Function-wise, pulsed power systems accrue and store large amounts of energy for a certain period of time that can be released instantaneously later.
The development of pulsed power systems is strongly correlated with the nuclear period. In the mid-20th century, military weapons such as rail guns and radar systems were fabricated using pulsed power systems.
As the 20th century advanced, pulsed power systems were central to the development of X-ray machines, followed by nuclear magnetic resonance, MRI machines based tools for fossil fuel production.
In a new development, a research team at the University of Houston are working to develop next generation compact pulsed power systems.
A research paper published in IEEE Transactions on Industrial Electronics proposes to create a compact pulsed power system that can miniaturize the energy storage components of the system such as capacitors and lead to an immediate spike of power.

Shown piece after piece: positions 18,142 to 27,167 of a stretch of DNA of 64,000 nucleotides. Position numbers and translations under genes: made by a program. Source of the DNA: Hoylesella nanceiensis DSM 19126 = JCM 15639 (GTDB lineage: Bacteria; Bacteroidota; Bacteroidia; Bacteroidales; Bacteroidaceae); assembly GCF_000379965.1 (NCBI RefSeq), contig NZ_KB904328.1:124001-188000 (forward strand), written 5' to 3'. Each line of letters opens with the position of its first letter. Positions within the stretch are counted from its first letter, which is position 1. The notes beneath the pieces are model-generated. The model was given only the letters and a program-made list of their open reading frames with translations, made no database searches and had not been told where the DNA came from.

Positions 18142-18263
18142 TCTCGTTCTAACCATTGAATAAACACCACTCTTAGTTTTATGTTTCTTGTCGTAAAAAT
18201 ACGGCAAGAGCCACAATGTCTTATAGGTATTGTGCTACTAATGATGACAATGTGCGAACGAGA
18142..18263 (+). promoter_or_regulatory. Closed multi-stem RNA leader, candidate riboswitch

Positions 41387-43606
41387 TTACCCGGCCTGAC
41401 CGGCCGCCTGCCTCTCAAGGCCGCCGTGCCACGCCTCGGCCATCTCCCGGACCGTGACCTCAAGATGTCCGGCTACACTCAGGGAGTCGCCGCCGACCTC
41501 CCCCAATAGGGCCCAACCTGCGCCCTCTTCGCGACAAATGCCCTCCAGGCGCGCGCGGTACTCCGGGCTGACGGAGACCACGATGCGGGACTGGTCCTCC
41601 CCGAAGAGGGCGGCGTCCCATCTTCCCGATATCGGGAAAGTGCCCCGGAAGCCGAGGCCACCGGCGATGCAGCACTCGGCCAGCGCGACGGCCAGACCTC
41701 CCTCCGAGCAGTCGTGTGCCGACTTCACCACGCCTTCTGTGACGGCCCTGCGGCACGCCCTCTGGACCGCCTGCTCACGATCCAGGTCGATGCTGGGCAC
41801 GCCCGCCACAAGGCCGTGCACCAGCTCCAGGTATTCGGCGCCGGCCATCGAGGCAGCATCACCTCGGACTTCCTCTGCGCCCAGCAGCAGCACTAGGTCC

The paper demonstrates that the energy storage components can be reduced to less than one-tenth size of conventional pulsed power systems used in critical applications such as radar.
The compelling architecture of new pulsed power system led the Advanced Research Projects Agency-Energy of the U.S. Department of Energy to award a grant of US$ 1 million to develop gallium-nitride-based miniaturized pulsed power system. The primary team will work with researchers from Schlumberger and Harvard University who are sub-recipients of the grant.
To get started, the researchers intend to make a close-packed pulsed power supply for maximum environment fluid characterization that can drastically reduce the cost of downhole well logging devices used in fossil fuel and geothermal energy production. This will be followed by a mini converter suitable for mobile hand-held MRI machines.